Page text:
Goode said he is looking forward to returning to the Pacific Northwest where he previously served as chief of staff at Bastyr University from 2009 to 2012 and was the founder and director of the university’s Center for Health Policy and Leadership in Seattle. From 1997 to 2002, he worked in Washington, D.C., for two members of the U.S. House of Representatives. He is a governor-appointee to the Midwest Higher Education Compact and the Western Indiana Regional Works Council.
He earned a bachelor’s in political science and a master of arts in history from Indiana State and has completed post-graduate studies at the Catholic University of Washington. He is a Ph.D. candidate in public administration and policy at Virginia Tech.
“This next great adventure, to help lead the Historic Trust, an amazing nonprofit organization, in building statewide and national leadership platforms speaks to my heart and energizes me,” Goode said.
Goode’s last day at Indiana State will be Dec. 7.
Curtis said she will spend the next few weeks weighing options on filling Goode’s position.
Indiana State University
If you've never listened for bats, now's your chance at the 12th Annual Indiana Bat Festival on Sept. 15.
The Center for Bat Research, Outreach, and Conservation hosts the annual event, which has both daytime and evening sessions. Themed "A Year in the Lives of Bats," the Bat Festival's daytime events will feature experts from Indiana State University and around the country who will give talks on what bats do during each of the four seasons.
At dusk, there will be a listening for bats activity, where Indiana State graduate students and Joy O'Keefe, associate professor of biology and director of the bat center, will help people use detectors to listen for bats at night.
"We want to try and dispel some of the myths about bats and try to promote how good they are for us and our environment. Maybe change people's minds that they're not really that bad," said Brianne Walters, assistant director of the Bat Center.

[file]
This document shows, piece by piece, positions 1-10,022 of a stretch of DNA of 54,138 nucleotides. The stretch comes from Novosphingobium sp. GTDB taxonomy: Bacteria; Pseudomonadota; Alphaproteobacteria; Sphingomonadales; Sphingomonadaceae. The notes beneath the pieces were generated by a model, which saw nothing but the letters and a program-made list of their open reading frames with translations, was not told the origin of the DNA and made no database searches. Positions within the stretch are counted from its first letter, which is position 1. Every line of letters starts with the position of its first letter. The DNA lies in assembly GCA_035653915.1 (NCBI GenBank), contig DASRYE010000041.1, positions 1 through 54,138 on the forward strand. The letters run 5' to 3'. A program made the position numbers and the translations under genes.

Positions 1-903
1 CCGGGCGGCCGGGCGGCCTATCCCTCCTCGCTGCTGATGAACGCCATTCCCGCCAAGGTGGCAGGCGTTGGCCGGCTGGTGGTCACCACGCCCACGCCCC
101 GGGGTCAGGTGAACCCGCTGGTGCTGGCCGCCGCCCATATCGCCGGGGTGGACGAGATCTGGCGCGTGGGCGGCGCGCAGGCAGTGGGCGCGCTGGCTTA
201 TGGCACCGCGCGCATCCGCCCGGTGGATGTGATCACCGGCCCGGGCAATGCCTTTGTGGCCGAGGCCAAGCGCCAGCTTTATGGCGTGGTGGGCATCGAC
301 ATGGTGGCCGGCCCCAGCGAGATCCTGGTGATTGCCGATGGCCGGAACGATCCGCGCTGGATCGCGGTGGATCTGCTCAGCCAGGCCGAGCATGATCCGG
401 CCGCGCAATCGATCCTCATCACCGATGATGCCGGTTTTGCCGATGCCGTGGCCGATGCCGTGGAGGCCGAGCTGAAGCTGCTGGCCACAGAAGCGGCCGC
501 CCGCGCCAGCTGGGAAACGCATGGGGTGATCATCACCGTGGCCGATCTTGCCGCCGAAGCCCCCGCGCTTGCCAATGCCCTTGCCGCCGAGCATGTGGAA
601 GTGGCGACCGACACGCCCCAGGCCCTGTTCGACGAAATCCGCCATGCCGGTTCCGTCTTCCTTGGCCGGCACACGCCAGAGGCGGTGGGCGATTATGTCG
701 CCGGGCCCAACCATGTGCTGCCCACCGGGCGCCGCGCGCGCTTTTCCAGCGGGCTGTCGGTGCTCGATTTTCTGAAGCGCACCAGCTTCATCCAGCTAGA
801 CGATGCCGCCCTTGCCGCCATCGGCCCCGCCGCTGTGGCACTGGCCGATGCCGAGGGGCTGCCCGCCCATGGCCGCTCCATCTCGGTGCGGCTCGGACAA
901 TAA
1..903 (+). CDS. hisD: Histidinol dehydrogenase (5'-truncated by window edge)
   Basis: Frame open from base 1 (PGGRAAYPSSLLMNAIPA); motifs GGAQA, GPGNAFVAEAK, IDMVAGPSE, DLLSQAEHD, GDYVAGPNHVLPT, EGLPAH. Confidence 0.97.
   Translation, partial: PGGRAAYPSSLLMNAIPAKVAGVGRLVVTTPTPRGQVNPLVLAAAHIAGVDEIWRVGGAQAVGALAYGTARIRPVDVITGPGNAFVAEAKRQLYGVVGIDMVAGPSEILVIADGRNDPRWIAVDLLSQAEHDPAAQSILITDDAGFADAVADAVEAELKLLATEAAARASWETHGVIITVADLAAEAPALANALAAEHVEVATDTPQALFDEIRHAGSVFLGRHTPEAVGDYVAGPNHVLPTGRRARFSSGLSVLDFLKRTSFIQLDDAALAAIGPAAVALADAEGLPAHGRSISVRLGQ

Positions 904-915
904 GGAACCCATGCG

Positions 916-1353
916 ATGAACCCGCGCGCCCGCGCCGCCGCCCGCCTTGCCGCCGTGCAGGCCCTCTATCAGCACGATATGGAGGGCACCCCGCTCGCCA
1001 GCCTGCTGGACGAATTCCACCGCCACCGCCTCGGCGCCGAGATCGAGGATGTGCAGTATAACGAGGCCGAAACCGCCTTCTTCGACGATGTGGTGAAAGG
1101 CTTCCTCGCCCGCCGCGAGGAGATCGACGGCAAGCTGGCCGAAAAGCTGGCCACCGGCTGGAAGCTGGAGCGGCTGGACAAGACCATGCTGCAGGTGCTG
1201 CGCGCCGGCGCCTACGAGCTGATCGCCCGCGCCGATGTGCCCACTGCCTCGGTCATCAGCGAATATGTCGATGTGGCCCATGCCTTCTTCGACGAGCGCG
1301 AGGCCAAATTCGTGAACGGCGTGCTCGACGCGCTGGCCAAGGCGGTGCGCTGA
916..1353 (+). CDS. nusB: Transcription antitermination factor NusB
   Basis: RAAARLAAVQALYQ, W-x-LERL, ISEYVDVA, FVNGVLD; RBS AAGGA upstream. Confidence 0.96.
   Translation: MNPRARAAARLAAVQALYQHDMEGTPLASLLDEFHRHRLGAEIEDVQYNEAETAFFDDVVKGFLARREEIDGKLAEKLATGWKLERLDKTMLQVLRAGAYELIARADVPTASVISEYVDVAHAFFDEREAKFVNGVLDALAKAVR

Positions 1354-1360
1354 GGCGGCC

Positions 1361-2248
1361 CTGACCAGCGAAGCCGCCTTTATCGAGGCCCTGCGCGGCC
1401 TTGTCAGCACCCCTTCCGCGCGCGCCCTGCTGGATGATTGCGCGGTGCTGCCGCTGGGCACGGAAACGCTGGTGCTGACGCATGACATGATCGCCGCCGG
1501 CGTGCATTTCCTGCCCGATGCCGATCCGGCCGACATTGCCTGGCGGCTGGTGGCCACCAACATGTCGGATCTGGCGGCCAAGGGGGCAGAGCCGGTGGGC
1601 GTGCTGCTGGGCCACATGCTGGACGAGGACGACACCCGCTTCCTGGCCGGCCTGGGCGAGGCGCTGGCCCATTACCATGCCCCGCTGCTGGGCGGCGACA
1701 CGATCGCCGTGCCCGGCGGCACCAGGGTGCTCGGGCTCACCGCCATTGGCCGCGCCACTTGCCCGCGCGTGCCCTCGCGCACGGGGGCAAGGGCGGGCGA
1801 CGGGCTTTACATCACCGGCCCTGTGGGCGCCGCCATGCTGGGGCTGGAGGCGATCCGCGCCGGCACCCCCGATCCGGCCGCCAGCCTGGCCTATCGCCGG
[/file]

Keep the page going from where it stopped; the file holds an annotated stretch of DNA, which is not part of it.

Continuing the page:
It's a benefit to have bats around because they eat tons of bugs - one bat may eat half its body weight in insects on an average night. But they are facing serious impact from disease and human development, so O'Keefe hopes events like the Bat Festival bring awareness and help find better solutions that allow humans and bats to co-exist.
"This is a huge celebration of bats and it's nice to see all of the enthusiasm people have on that day because the perspective on bats seems to be changing," she said. "When we go to the store and buy Halloween stuff now, there are a lot more friendly-faced bats and that's something I couldn't have imagined even 10 years ago. I think this festival and other efforts like it around the country has really helped turn the tables on how we see bats and have gotten people to recognize the value of bats."
Daytime activities, which will run 10 a.m. to 4 p.m. in the Science Building at Indiana State, will include crafts, an inflatable cave for exploration and other children's activities. There will also be live bat presentations, and a group will bring raptors. A silent auction and bake sale will also be available. All proceeds go toward the Bat Center's outreach funds.
The festival's evening events pick up again from 6 to 9 p.m. at Dobbs Park, where there will be a live raptor talk and a bat talk. Children's activities will be available, including an obstacle course to teach about bats and how to conduct bat research.
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News Writer: Lucy Pery PHONE: 317-527-4141